The food at this funky little eatery is certainly ambitious. But don’t be in a hurry, and order everything you want the first time — despite what the server says.
Dustin Haney thinks the reason he named his restaurant Scratch ought to be obvious. “We make what we can from scratch,” he says. “We have very little reliance on convenience products.”
So, if it’s on the plate at Scratch, it almost certainty didn’t come from a can or a box. “We’re not making our own butter,” Haney admits. “But if we could, we would.”
Making butter is pretty out of the ordinary, even for chefs with large kitchens and crews. Haney’s kitchen is a thin strip at the edge of the restaurant’s bar, and he has a staff of one sous chef. So churning fresh milk into a bread-topper isn’t an option.
The kitchen’s first refrigerator was a 1950s contraption purchased on Craigslist. The Comet -green relic — its hue is the result of auto-body paint — is still in use, although Haney was able to buy a walk-in a full 12 weeks after opening.
That story is Scratch in a proverbial nutshell. It’s a tiny restaurant, decorated to be warm and romantic with a mish-mosh of thrift-store items cleverly reupholstered or repurposed.
“I call it organized chaos,” says Ashley Byrd, one of Haney’s partners and Scratch’s maître d’. “The space is a reflection of my brain.”
The owners — including Michael Roller, who helps with operations — sewed 300 buttons onto a banquette and made the burlap hanging lamps. They turned old doors into a cover for the front of the bar.
Paintings are by local artists, who get to keep all proceeds any time a work is sold.
But what about the food? The menu, too, could be described as organized chaos. It’s a small-plates selection, with prices ranging from $5 to $14. Offerings are mostly American, but Haney uses classic French techniques and global flavors at his whim.
In fact, as a young man Haney spent a great deal of time at Byrd’s house, where Filipino foods were served. You can see the influence in his pork belly adobo, described on the menu as “sous vide Lake Meadows pork belly. Soy glaze. Calamansi [Phillipine lime]. Black rice. Carrot puree. Micro cilantro. Scallions.”
It looked like an artfully presented new-age dish, but it’s actually a contemporary take on a Filipino specialty made with chicken. “It’s a humdrum household meal,” he says. “I cleaned it up a little bit, fancied it up.”
His smoked duck blends culinary cultures as well. He cures duck with lavender and orange, then smokes it and serves it with a corn maque choux, which is a Cajun corn stew, here mixed with duck instead of ham. It’s delivered to the table with a glass dome. As the server lifts the dome, the scented smoke drifts about temptingly. Elegant, but earthy.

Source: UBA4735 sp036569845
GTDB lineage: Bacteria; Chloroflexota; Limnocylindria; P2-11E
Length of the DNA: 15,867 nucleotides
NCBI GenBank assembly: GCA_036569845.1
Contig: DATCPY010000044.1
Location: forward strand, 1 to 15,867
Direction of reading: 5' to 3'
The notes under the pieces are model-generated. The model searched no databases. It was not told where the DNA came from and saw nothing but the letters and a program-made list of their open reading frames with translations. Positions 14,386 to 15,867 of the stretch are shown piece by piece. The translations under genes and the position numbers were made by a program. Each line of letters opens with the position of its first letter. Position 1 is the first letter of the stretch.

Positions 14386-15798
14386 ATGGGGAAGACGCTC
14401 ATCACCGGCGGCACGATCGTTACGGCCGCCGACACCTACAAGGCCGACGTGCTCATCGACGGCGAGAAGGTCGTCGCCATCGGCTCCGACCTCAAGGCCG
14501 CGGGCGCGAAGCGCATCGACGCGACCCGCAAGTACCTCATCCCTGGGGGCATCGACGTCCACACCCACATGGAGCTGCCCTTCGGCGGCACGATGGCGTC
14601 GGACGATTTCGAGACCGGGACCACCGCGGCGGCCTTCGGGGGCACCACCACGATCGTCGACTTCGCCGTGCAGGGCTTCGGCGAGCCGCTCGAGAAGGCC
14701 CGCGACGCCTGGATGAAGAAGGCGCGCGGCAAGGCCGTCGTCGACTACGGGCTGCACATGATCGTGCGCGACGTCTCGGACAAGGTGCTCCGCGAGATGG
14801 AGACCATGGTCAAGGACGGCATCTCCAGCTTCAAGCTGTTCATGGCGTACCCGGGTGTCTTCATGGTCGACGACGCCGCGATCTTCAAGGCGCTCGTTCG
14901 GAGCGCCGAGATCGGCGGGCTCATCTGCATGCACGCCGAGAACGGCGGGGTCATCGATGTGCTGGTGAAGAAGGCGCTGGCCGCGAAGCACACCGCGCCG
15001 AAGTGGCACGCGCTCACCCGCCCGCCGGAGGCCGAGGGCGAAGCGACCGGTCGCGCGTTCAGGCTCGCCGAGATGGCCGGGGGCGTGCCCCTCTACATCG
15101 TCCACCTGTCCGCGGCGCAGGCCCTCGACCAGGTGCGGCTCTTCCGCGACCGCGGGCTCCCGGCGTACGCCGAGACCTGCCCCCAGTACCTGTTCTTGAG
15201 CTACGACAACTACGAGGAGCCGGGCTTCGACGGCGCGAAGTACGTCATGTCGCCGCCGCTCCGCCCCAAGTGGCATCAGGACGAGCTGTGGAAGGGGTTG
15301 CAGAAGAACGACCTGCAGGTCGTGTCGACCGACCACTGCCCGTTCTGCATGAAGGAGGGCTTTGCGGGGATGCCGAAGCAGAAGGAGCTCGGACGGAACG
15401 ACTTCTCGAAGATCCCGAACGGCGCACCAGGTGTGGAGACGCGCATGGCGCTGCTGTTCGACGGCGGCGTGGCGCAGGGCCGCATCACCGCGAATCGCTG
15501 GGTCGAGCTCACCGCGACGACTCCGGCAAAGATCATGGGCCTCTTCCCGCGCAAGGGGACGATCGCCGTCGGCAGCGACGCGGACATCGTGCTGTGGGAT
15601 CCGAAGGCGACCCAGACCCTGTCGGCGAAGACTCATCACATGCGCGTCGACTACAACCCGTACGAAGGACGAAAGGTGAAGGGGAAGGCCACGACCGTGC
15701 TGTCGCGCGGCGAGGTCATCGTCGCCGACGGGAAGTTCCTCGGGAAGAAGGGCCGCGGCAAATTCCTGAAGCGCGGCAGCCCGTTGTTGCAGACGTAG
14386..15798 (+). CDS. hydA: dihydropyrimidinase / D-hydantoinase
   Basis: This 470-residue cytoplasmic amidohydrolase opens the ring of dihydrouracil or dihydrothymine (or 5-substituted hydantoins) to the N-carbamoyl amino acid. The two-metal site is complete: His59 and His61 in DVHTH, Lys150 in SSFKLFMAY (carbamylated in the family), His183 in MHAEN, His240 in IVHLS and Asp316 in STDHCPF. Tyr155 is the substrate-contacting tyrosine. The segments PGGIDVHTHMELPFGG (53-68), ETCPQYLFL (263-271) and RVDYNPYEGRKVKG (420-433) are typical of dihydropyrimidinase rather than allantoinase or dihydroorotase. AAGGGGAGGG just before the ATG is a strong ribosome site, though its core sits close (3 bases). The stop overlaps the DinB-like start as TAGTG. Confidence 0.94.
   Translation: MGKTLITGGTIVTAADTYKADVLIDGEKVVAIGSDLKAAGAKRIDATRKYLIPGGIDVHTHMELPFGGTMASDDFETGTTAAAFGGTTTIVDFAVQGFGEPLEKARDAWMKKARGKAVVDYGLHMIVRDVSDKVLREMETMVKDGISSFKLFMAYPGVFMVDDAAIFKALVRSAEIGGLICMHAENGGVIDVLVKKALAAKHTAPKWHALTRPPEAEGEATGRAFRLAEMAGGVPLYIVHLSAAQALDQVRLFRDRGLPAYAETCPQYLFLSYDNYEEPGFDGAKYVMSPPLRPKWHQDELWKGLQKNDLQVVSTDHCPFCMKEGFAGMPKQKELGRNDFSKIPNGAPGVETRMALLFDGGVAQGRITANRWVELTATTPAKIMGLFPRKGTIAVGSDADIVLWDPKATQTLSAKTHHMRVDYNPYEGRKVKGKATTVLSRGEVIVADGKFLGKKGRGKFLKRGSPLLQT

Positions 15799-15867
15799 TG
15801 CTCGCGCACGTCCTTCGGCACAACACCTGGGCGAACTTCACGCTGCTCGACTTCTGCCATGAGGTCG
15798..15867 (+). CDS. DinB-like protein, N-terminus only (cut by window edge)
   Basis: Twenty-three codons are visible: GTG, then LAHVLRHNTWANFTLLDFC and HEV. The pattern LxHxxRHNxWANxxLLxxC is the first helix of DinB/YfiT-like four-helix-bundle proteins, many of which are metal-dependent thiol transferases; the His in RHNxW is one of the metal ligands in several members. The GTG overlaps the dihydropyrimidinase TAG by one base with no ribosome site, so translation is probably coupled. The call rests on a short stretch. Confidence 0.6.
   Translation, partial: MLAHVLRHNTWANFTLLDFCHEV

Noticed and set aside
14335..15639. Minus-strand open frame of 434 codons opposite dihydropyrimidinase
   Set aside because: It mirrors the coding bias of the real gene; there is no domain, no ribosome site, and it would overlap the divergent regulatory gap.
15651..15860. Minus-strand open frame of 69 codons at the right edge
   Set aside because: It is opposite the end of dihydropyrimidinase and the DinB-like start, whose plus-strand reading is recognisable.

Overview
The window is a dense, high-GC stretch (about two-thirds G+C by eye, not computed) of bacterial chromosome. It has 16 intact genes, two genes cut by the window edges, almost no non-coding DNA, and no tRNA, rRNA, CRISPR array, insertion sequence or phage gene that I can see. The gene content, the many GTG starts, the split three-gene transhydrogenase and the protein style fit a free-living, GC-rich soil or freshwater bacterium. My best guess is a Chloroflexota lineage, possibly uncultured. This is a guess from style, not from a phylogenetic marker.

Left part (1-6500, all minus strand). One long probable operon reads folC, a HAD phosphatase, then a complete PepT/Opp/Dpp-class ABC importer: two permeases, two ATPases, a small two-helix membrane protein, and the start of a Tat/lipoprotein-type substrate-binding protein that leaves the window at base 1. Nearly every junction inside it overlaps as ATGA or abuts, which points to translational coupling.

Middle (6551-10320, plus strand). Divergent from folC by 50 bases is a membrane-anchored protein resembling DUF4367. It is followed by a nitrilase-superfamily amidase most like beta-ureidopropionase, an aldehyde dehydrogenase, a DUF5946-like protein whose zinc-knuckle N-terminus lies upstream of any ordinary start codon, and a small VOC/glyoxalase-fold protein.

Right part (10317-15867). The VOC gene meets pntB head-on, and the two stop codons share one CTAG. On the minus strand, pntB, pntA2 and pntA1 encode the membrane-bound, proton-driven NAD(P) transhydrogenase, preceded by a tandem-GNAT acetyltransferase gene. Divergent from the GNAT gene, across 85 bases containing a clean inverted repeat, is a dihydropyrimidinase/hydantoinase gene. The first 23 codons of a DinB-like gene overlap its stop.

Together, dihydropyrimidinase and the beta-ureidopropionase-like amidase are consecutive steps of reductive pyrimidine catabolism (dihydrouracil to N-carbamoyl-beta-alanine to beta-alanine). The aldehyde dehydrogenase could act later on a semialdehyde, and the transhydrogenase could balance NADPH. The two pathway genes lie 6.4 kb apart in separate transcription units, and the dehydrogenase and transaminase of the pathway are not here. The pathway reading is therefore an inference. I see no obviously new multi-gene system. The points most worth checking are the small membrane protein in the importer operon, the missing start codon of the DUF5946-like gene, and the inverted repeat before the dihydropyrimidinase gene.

Scratch caught on quickly, with lines forming out the door almost immediately after its opening last November. It’s an ideal spot for a pre- or post- activity nosh along with one of 80-plus beers or a glass of any of 50-plus “obscure” wines from small vineyards.
But some of the restaurant’s best qualities may ultimately prove to be its undoing. The owners want Scratch to be a place where guests can relax. There are, blissfully, no TVs, and the few tables are mostly clustered together.
Diners chat with one another, whether they’re business moguls, Rollins students or wandering foodies. Light, fun music plays in the background. No one is rushed and servers advise against ordering too much food at once, thereby lengthening an already leisurely dining experience.
That’s all wonderful. But only if you’re seated immediately and the place is empty. From what I hear around town, however, my experience was more typical.
Told the restaurant doesn’t accept reservations, our party of four arrived at 6:30 p.m. on a Saturday. We were advised that the wait should be about 30 minutes. Friends of ours came and left when they were told the wait would be three times as long.
Because I was on assignment, we remained. A full hour and a half later, after chatting at the bar and sipping interesting beers and wines, we got our chance at the banquette.
We chose a bunch of menu items immediately and told the server we’d be adding others. “Let me just fire up four for now,” she said, “and then see if you still want more.”
Clearly this friendly young woman, although trying to be helpful, didn’t understand that this quartet of middle agers, famished after a long wait, was quite able to gauge its own consumption capacity.
We received four dishes quickly. Some were excellent, others fine. All were small. We added back the choices she’d told us to wait on and eventually ordered every other item on the printed menu — plus a special.
Partway through, losing hope that we’d fill up, we joked that we’d have to stop at Burger King on the way home for Whopper Juniors to sate our appetites.
Don’t get me wrong. The whole take-it-easy vibe is beyond fabulous, but it’s not practical. When the restaurant has a crowd, customers should be encouraged to order what they’ll want so they can gobble — okay, not gobble, unhurriedly savor — and move on.
I bring it up because I want this dreamy little spot with its super-nice staff to survive and thrive. That’s why I’m not going to scratch it off my list just yet.
223 West Fairbanks Ave. , Winter Park, 407-325-5165, scratchtapas.com.
Small Plates, Big Flavors
Here are more places to get small plates in or near Winter Park.
Mi Tomatilla. A contemporary spot for classic and creative Spanish tapas. 433 W. New England Ave., Winter Park, 321-972-4881. mitomatina.com.
El Bodegon. An old-fashioned eatery with authentic Spanish tapas. 400 S. Orlando Ave., Winter Park, 407-628-1078.
Santiago’s Bodega. An upbeat hangout for small plates with global flavors. 802 Virginia Drive, Orlando, 407-412-6979. santiagosbodega.com.
Hawkers. Small plates of Asian street foods in a no-frills environment. 1103 N. Mills Ave., Orlando, 407-237-0606.